By Hailey Mensik
Cerulean Advanced Wellness and Fitness offers cryotherapy, altitude training
Thanks to Cerulean Advanced Fitness and Wellness, you can experience the vertiginous, asphyxiating thrill of standing atop Mount Everest – without ever leaving Scottsdale.
The bright, fluorescent-lit fitness center in the Scottsdale Airpark offers a variety of state-of-the-art technology and workout equipment for its members, including antigravity treadmills, altitude simulator training rooms and arctic cryotherapy chambers to help people increase athletic performance, manage pain and even enhance beauty and wellness.
“We use different environments to stimulate the body and make the body stronger at the cellular level,” says Fabrice Dechoux, founder of Cerulean and CEO of Test Acuity Solutions, a Tempe-based semiconductor software company. “All this is to help you basically condition and de-age your cells, which is something that’s very possible. Just like you use a percentage of your brain, the same is true with your body.”
This month, the nearly one-year-old facility will debut a more holistic approach, with testing designed to help members not only achieve results, but also use data to create individualized plans and evaluate improvement from the start. “The body is like a race car and every race car has a different engine to be fine-tuned a certain way,” Dechoux says.
Members will undergo comprehensive tests to evaluate body composition, metabolism, hydration, heart and lung health and cellular health with medical-grade equipment that’s only available elsewhere at Mayo Clinic and select doctors’ offices.
According to Dechoux, places like LA Fitness that offer similar testing use equipment that produces almost 15 percent marginality in their results. “We measure within 1 percent,” Dechoux says. “So if I want to measure a VO2 max (maximum oxygen consumption), a gain of 2 or 3 percent is huge in one month, but if I have 15 percent marginality in my results, I’m measuring noise. Here we can actually measure very accurately what’s going on in your body.”
Once tests are complete, program coordinator Kevin Longoria helps members develop a plan to improve their health and meet their wellness goals using Cerulean’s technology and additional outside resources. “A lot of people are out there exercising, not really knowing what they’re doing but just winging it,” Longoria says. “We’re here to take the guesswork out and can tell you exactly what you need to do to see results.”
Cerulean is best known for its cryotherapy services, a non-invasive, therapeutic application of cold, used for a variety of purposes. Members can enter the whole body cryotherapy chamber for roughly three minutes as a nitrogen mist (below -200 degrees Fahrenheit) drops the body’s temperature. Another option is the localized arctic cryotherapy for problem areas, such as lower back pain.
Arctic cryofacials are also available, which are touted for boosting collagen production for tighter skin, minimizing pore size and enhancing skin tone and texture. “We use it because it resets everything in your body,” Dechoux says. “I see it as a stepping stone to do other things and help the body optimize itself.”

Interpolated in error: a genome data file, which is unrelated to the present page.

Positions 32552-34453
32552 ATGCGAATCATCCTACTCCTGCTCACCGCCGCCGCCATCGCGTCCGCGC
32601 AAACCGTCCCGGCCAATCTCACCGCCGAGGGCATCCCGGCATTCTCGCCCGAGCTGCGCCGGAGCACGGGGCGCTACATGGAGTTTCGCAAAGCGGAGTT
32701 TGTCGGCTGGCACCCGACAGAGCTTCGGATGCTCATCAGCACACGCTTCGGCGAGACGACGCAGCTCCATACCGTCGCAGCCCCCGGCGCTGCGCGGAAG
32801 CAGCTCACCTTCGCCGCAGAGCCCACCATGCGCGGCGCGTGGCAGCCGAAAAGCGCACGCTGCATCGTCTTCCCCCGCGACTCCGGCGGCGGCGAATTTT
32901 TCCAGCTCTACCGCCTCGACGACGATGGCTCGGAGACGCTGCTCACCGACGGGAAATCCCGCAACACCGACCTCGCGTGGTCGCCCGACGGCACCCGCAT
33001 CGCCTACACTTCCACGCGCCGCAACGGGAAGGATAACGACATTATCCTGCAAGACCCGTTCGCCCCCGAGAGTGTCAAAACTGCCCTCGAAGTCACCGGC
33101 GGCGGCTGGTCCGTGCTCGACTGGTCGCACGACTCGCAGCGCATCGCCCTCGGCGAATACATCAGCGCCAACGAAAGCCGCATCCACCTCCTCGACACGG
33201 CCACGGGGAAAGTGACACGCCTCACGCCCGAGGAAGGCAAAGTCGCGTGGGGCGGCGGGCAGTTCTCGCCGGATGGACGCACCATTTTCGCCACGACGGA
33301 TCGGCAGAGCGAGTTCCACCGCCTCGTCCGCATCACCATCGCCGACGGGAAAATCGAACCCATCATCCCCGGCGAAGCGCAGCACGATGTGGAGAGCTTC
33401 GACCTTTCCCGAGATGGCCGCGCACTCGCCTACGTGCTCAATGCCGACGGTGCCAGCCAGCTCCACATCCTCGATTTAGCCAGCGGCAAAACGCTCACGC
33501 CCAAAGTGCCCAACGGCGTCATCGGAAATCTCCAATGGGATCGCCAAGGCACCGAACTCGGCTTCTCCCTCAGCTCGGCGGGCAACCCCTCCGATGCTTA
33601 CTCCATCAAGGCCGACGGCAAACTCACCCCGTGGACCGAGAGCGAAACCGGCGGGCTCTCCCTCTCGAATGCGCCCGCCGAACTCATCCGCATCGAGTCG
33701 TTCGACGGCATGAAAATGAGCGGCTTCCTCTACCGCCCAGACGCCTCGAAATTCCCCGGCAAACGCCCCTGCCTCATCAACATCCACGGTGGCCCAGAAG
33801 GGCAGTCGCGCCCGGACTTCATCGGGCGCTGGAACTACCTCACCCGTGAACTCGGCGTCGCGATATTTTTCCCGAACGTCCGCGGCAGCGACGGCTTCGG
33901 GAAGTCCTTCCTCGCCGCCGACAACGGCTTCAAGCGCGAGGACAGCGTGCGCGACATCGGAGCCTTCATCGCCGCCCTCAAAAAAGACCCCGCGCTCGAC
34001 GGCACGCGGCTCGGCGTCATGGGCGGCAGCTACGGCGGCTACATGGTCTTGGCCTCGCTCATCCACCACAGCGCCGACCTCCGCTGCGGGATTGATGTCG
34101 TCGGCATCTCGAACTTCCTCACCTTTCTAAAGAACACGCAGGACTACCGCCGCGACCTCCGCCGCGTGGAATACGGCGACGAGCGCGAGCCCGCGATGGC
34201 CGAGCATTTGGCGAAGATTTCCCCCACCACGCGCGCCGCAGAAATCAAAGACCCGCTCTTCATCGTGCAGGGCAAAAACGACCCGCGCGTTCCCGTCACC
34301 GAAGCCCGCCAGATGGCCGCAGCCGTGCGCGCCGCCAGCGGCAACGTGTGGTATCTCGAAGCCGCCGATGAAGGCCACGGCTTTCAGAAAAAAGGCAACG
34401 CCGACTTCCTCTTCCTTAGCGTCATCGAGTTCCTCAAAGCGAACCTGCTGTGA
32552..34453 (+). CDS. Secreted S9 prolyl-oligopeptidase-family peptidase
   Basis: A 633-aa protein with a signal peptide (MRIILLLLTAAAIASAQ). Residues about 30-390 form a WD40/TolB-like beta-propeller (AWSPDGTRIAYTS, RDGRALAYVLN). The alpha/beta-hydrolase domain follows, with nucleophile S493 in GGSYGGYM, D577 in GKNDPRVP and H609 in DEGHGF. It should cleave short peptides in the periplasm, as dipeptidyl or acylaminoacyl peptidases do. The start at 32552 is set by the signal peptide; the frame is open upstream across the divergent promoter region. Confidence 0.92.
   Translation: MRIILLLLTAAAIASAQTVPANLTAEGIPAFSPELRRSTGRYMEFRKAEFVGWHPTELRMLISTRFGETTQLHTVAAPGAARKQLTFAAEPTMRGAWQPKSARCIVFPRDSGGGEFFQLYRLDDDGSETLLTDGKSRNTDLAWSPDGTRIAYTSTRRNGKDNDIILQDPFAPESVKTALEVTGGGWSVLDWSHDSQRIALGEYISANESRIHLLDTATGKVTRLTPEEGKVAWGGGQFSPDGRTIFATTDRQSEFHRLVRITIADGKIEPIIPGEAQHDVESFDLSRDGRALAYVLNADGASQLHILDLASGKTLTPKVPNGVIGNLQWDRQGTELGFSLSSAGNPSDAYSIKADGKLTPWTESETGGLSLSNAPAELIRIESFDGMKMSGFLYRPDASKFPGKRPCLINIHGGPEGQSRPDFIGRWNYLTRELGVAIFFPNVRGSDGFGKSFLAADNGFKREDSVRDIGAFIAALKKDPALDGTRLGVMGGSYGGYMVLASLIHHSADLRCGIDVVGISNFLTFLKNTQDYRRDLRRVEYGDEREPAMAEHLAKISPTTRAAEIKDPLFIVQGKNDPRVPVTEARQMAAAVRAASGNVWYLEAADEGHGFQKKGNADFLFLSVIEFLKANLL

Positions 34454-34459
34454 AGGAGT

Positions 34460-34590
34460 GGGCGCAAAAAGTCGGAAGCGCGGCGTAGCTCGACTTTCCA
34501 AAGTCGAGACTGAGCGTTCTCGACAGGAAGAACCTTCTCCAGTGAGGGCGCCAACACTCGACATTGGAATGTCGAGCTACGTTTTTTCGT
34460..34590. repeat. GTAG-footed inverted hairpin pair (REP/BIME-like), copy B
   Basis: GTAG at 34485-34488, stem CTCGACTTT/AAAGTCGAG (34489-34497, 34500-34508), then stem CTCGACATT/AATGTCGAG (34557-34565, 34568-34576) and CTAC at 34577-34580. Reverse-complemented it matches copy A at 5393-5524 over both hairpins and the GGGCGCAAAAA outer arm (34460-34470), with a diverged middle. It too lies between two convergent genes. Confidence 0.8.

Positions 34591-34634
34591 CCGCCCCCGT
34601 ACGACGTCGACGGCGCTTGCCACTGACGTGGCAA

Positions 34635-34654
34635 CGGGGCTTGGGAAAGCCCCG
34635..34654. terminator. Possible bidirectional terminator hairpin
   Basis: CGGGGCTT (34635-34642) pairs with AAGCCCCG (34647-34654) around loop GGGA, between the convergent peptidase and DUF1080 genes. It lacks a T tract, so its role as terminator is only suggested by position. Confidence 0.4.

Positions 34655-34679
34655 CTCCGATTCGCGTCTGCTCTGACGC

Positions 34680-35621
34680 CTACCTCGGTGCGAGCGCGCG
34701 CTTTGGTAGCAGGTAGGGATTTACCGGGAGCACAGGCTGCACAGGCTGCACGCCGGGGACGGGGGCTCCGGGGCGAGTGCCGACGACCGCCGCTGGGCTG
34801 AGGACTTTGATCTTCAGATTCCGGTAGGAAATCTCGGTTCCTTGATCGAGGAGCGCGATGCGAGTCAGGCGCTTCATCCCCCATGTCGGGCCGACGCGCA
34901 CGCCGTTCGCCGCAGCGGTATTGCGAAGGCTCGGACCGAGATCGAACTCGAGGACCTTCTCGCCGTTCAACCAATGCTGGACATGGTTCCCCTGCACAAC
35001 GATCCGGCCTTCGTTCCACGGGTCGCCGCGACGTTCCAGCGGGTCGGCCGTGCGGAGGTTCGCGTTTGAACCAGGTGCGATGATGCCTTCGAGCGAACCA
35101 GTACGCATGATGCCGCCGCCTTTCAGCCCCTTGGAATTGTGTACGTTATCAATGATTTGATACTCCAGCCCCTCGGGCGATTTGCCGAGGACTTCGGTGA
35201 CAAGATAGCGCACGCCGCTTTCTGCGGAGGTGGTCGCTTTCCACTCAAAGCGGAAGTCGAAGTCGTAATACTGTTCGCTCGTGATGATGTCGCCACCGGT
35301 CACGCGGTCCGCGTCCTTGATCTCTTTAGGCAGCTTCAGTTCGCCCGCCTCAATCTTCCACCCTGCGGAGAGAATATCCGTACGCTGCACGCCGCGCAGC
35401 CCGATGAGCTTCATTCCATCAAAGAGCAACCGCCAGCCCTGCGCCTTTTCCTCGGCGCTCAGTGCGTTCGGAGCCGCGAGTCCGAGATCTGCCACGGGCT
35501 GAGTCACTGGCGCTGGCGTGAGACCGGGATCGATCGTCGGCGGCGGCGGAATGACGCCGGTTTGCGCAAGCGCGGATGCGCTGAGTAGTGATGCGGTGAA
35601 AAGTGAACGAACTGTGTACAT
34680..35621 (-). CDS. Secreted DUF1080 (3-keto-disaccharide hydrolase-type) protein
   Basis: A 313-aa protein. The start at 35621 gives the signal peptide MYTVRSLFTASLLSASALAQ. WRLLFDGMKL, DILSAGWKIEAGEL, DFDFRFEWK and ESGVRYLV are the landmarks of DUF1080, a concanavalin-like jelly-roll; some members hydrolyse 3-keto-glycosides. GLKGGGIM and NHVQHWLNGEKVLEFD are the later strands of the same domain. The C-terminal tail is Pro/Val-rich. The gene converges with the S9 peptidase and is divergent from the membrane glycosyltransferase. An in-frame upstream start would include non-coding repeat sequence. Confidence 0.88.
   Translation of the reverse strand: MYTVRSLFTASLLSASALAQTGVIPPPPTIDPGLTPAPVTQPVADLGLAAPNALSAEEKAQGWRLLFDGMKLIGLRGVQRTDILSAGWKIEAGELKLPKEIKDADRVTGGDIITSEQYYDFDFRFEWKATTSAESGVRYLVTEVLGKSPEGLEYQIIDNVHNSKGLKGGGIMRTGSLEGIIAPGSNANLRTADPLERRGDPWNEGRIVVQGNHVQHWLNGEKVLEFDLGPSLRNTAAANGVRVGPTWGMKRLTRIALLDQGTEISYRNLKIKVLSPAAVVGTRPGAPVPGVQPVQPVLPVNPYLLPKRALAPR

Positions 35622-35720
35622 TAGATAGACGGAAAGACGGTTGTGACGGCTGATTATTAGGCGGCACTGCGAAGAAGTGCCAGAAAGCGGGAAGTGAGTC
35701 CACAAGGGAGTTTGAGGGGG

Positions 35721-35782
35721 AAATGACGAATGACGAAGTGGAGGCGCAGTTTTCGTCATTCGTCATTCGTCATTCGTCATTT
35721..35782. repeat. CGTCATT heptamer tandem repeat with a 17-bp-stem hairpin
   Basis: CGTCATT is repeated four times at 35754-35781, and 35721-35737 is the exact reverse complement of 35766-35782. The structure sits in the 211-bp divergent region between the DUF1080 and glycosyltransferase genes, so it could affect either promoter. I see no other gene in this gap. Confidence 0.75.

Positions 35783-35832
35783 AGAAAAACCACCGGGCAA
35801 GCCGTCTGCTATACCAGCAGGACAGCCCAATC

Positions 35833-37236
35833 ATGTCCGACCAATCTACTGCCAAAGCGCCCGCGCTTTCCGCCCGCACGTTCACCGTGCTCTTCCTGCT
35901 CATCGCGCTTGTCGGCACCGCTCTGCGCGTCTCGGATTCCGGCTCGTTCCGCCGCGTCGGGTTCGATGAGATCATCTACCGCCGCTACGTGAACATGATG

The service is virtually painless, according to Dechoux. “I would call it discomfort at best. After the first time, people actually look forward to it.”
Other services include compression recovery, which uses compression pants and a hyperbaric conditioning pod to simulate altitude changes and reduce inflammation.
The best part is that most of the training requires little to no physical activity. “Although it’s called training, with what we do, most people will sit or lay down when they train with us and there’s not really much activity,” Dechoux says. “There are a lot of things going on in your body at the cellular level, but physically, you’re not moving a lot.”
Alternately, the altitude simulator training room, one of the few available in the country, puts members to work. Inside the room, the virtual altitude reaches nearly 9,000 feet above sea level. Training in this simulated environment helps increase red blood cell count while improving endurance and recovery time. In fact, working out in the altitude stimulator room three days a week is comparable to a seven-day-a-week routine of the same workout elsewhere, according to Dechoux.
At nearly 1,000 feet above sea level, the Valley of the Sun isn’t too opportune for race preparation, especially for races held at higher altitude locales like Flagstaff. Members often use the altitude simulator room to train for high-altitude environments.
Additionally, the facility welcomes both athletes and non-athletes alike and has helped people with a wide range of physical abilities – from professional athletes to those who are wheelchair-bound.
Dechoux chose the Scottsdale Airpark location because of its accessibility to other parts of the Valley, standing right off the 101 Freeway and Via de Ventura and attracting members from all over the area with its revolutionary technology.
The new system in which members start with testing will help people see their progress monthly, and both Dechoux and Longoria are excited to provide tangible data on their personal wellness. “All these tests have been available, people just haven’t been aware of it,” Dechoux says. “All these tests are available in bits and pieces, so what we’ve done is brought all this here so we can do it from a wellness standpoint. The tests allow us to really demonstrate the value that we bring.”